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NC immigration lawyerSince 2012, the Deferred Action for Childhood Arrivals program, which is commonly known as DACA, has allowed immigrants who came to the United States as children to remain in the country. However, these immigrants were dealt a major blow recently when a judge in Texas ruled that the DACA program is illegal. Immigrants will need to be sure to understand what this ruling means for them and whether they have options for avoiding deportation.

Effects of the Ruling

The DACA program was put in place by President Barack Obama in 2012, and it applied to immigrants who entered the United States before reaching the age of 16, have lived in the U.S. since 2007, and do not have a lawful immigration status. Those who met the requirements of the program could receive a deferral of any deportation actions for two years, and they would have authorization to work during this time. A person could also apply for renewals and receive additional two-year extensions to their deferral period.

On July 16, 2021, a federal judge in the Southern District of Texas issued a ruling stating that the DACA program is illegal, and a permanent injunction was put in place prohibiting the government from continuing the program. This injunction applies to any new DACA applications, and deferral cannot be granted for any applications received by U.S. Citizenship and Immigration Services (USCIS) after the date of the ruling. The federal government has stated that it intends to appeal this ruling. New DACA applications may be submitted, but deferrals or employment authorization cannot be granted to those who had not previously received DACA protections.


NC immigration lawyerIf you have come to the U.S. as an immigrant, you may be unsure as to whether you should take the additional steps necessary to become a U.S. citizen. Perhaps you still strongly identify with your native country, or you have heard that the naturalization process can be difficult. Or, perhaps you feel that your status as a lawful permanent resident is sufficient. However, there are many important benefits that are only available to immigrants after they attain citizenship. You may want to seriously consider these benefits and whether they can make a meaningful difference for you and your family.

Rights and Benefits of U.S. Citizenship

When you become a naturalized U.S. citizen, you secure many different rights and benefits. Some of the most notable include:

  • Voting rights - U.S. citizenship is required in order to vote in any federal elections, including elections for President and U.S. Senators and Representatives. Many state and local elections also require voters to be U.S. citizens. Gaining citizenship allows you to exercise your voting rights and have a say in important issues that affect you and your community.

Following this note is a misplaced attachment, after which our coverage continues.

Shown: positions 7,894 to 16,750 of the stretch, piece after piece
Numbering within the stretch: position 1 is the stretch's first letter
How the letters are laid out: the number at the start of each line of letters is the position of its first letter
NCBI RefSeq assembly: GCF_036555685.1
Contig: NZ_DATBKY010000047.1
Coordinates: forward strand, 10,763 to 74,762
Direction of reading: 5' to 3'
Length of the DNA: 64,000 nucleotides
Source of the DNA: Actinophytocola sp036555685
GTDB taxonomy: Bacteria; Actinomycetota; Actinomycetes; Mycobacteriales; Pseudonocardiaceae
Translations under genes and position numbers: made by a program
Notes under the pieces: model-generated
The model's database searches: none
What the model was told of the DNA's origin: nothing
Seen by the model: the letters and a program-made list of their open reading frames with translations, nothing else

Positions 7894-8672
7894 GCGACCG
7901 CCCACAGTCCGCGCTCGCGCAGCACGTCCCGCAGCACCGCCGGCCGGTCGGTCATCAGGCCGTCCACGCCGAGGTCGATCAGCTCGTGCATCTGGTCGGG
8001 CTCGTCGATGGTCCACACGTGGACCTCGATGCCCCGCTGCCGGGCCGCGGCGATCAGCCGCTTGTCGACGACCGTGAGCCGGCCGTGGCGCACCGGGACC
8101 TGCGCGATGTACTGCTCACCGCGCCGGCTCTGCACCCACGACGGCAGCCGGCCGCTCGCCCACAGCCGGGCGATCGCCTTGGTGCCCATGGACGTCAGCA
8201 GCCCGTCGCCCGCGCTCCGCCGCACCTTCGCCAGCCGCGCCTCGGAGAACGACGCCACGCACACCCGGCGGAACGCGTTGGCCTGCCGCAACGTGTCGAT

• Elimination of travel restrictions - Lawful permanent residents can delay their eligibility for citizenship or lose their legal immigrant status altogether if they spend too much time traveling or living outside of the U.S. After becoming a citizen, these restrictions no longer apply, meaning you are free to visit family outside of the U.S. without incurring unexpected consequences. As a U.S. citizen, you are also eligible for a U.S. passport, which can help you travel internationally with fewer restrictions.
  • Protection from deportation - Even lawful permanent residents can be at risk of removal if their Green Card expires or they are convicted of a serious criminal offense. While citizens are of course still subject to state and federal criminal laws, they cannot be deported in connection with a crime.
  • Family visa benefits - Compared to lawful permanent residents, U.S. citizens generally have a higher priority when petitioning for a family visa. After becoming a citizen, you can more easily arrange for the immigration of your spouse, children, parents, and even your siblings and their families.

While becoming a naturalized citizen can be challenging, it may be well worth it. An immigration attorney can help you understand your eligibility to apply and guide you through the process.


NC immigration lawyerA criminal conviction in the U.S. can have serious consequences for the status of a lawful permanent resident, temporary visa holder, or undocumented immigrant. In many cases, it is grounds for removal or deportation. Immigrants are often unsure of their rights if they are arrested on criminal charges, and as a result, they fail to exercise them. If you are aware of your rights, you may be able to achieve a better outcome in your case.

Are Immigrants Protected by the U.S. Constitution?

Many of the rights afforded to criminal defendants in the U.S. are described in the Bill of Rights, the first 10 amendments to the U.S. Constitution. These rights apply not just to U.S. citizens, but anyone who is charged with a crime for which the U.S. has jurisdiction, including both lawful and undocumented immigrants.

For example, immigrants, like citizens, are protected from unreasonable search and seizure of their property and person by the Fourth Amendment, as well as from self-incrimination by the Fifth Amendment. This means you are not required to consent to a search by an officer without a warrant, and if the officer proceeds, any resulting evidence may be inadmissible in a criminal case. You are also not required to answer an officer’s questions, aside from identifying yourself, and in many cases, the officer will notify you of your right to remain silent upon your arrest.

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